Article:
JOYCE: Finally, there's the economy.

Dr. GREEN: When people feel less wealthy, they're less inclined to listen to arguments that they need to spend more money. And it also may mean doubting the motives of the person who's telling them, let's spend money.

JOYCE: So far, there's lots of talk about what to do. One group that's already changing its tune is the Nature Conservancy. It's now run by a former Goldman Sachs executive. Mark Tercek says the Conservancy's message is going to show that protecting the climate isn't just about saving polar bears - it's local.

Mr. MARK TERCEK (President-CEO, Nature Conservancy): We're talking about protecting what people need from nature. Clean water, clean air, good food.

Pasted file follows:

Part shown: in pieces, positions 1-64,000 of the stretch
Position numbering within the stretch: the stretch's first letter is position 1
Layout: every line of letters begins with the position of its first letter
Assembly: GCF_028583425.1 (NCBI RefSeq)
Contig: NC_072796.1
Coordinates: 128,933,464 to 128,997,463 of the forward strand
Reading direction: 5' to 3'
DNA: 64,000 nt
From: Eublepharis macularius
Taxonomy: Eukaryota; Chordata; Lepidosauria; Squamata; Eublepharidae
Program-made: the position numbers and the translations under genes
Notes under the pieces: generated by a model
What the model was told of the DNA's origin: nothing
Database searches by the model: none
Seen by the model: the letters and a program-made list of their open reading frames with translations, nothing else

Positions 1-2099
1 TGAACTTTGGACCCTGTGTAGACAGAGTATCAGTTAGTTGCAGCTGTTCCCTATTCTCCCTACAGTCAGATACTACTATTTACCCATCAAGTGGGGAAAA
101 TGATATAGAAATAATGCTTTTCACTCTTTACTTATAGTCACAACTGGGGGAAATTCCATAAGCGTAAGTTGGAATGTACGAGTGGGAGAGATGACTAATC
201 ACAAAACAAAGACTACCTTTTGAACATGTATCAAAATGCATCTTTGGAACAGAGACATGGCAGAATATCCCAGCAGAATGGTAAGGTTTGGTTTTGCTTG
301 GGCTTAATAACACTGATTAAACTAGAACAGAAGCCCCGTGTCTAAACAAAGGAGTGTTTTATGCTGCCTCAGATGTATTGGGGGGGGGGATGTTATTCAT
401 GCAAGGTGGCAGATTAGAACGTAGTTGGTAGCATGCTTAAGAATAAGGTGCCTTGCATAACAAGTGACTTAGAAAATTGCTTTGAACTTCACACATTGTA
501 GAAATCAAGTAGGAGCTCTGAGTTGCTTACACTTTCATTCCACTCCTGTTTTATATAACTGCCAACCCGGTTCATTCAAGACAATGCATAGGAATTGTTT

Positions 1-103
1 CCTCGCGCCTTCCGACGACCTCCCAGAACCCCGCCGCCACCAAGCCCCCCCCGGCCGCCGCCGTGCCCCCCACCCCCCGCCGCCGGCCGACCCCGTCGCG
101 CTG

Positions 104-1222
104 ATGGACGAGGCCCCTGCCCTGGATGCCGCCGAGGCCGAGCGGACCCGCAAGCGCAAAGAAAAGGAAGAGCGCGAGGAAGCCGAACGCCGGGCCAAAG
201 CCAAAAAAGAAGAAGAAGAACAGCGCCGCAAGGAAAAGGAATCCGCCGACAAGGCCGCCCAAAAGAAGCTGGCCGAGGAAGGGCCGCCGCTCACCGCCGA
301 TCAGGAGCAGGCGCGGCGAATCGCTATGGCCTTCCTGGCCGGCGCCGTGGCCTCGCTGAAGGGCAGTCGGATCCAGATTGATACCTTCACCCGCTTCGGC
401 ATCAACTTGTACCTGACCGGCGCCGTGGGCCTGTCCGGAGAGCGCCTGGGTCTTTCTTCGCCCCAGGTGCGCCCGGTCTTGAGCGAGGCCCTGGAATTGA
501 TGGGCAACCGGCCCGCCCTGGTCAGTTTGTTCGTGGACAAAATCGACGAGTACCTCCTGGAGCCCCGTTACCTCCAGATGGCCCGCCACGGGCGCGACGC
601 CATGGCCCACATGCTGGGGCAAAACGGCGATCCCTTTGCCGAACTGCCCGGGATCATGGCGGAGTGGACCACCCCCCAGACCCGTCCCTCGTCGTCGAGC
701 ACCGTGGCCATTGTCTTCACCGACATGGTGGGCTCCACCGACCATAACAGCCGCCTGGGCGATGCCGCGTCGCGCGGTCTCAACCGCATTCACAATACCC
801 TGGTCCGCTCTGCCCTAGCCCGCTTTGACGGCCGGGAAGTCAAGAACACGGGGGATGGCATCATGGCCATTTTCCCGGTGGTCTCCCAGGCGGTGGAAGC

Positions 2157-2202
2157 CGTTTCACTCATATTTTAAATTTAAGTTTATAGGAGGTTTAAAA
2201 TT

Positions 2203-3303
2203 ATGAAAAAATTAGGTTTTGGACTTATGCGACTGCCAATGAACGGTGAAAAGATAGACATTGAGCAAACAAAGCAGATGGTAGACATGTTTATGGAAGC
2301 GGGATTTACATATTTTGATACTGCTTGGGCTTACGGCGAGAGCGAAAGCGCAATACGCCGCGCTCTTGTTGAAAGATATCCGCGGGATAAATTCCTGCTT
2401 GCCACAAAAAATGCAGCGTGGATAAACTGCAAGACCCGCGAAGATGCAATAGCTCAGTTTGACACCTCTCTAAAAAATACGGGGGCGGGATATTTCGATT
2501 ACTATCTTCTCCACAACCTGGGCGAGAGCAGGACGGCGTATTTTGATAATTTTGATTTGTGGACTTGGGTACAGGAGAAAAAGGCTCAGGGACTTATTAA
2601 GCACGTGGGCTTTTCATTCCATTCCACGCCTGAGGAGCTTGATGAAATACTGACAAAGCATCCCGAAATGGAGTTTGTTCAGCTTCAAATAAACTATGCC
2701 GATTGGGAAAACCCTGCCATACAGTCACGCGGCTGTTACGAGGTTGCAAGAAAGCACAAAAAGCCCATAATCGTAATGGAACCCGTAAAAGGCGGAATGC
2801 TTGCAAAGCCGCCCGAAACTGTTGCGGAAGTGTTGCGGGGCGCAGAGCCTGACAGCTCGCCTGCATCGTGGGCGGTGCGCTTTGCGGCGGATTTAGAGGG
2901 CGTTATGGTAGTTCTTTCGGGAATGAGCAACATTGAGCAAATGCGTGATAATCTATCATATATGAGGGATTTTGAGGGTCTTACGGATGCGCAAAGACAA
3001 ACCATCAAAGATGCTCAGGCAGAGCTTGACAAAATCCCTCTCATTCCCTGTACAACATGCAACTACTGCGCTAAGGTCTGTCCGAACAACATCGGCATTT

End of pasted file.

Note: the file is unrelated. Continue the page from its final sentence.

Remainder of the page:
JOYCE: All things that could suffer as the climate warms.

As for the messenger, well, the Conservancy has just hired a new marketing director from the professional wrestling business.

Christopher Joyce, NPR News.

Copyright © 2010 NPR. All rights reserved. Visit our website terms of use and permissions pages at for further information.

NPR transcripts are created on a rush deadline by an NPR contractor. This text may not be in its final form and may be updated or revised in the future. Accuracy and availability may vary. The authoritative record of NPR’s programming is the audio record.